- The Great Depression legitimized the federal government's active interventions into the various aspects of American lives. Spearheaded by the New Deal and then expanded by subsequent welfare programs, the era of lassez-faire was supplanted by the government regulation, protection, and guarantee of rights and entitlements. The international leadership of the United States during the Second World War and Cold War rendered harsh realities of various forms of inequalities and lofty rhetoric of democracy and freedom at odds. The civil rights movements struggled to finish what Reconstruction had started by challenging racial segregation and discrimination. While student activists, feminists, and anti-war protesters presented radical critique of the mainstream American culture and politics, the counterculture movements rejected them. The increasing U.S. interventions into Vietnam further fragmented American society and undermined the country's credibility as the sentinel of freedom at home and abroad.
- The reading of the narrative textbook (GML) with chapter quiz and video lectures will introduce students to the key concepts, descriptions of peoples, ideas, and movements, and in-depth knowledge of historical events. The discussion textbook (TTP) and supplementary document or video will encourage students to evaluate primary sources as well as historians' arguments.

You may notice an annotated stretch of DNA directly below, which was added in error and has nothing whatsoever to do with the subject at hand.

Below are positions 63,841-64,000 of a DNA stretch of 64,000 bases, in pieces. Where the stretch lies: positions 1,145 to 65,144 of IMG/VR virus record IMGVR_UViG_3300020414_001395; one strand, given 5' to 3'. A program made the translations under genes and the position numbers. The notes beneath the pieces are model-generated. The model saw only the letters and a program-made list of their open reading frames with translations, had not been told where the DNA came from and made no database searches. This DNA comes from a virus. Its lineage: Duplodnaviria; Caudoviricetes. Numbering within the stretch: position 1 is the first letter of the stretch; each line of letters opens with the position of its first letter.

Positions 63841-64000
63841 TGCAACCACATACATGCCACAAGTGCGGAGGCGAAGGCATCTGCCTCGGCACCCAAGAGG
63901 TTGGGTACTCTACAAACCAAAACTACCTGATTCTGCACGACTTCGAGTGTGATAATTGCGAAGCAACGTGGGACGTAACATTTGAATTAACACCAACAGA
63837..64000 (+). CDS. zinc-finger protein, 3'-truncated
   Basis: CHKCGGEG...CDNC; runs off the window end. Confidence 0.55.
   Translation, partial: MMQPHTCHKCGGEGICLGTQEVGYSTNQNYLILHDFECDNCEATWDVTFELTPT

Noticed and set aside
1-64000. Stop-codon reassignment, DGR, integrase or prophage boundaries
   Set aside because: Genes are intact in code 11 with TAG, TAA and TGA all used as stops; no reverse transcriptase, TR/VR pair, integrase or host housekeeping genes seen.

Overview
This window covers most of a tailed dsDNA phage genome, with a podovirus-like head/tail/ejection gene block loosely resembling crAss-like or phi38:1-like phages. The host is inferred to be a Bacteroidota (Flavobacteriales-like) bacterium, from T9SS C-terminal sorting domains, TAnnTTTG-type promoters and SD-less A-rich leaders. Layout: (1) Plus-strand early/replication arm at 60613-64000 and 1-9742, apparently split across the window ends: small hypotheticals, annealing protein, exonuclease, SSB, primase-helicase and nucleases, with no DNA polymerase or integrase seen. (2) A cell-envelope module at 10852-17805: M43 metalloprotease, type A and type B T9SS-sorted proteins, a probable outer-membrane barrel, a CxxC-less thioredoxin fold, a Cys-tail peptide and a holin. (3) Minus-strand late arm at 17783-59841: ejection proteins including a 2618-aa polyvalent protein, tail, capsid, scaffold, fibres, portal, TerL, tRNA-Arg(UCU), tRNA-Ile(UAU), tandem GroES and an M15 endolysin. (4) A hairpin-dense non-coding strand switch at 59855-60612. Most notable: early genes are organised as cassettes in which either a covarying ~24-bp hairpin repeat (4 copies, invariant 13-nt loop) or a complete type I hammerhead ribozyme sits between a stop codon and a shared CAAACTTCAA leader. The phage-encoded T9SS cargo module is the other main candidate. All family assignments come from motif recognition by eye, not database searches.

- Develop students' own opinions about historical events, taking into account such determining factors as motivation, causation, and interpretation.
- Develop historical research and writing skills such as critical thinking, writing proficiency, and verbal literacy.
- Identify several large-scale transformations in the nation's social, political, and cultural history as the making and unmaking of New Deal America shaped the mid-20th century American lives.
- Develop understanding of the diverse experiences of social groups of different ethnicity, races, and genders.